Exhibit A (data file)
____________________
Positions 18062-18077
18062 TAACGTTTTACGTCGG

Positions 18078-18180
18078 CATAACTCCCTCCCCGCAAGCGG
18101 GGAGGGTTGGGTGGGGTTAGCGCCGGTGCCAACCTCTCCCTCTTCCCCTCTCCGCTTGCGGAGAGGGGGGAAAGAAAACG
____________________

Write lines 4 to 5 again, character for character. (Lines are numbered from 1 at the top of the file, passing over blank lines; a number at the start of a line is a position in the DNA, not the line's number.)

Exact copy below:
18078 CATAACTCCCTCCCCGCAAGCGG
18101 GGAGGGTTGGGTGGGGTTAGCGCCGGTGCCAACCTCTCCCTCTTCCCCTCTCCGCTTGCGGAGAGGGGGGAAAGAAAACG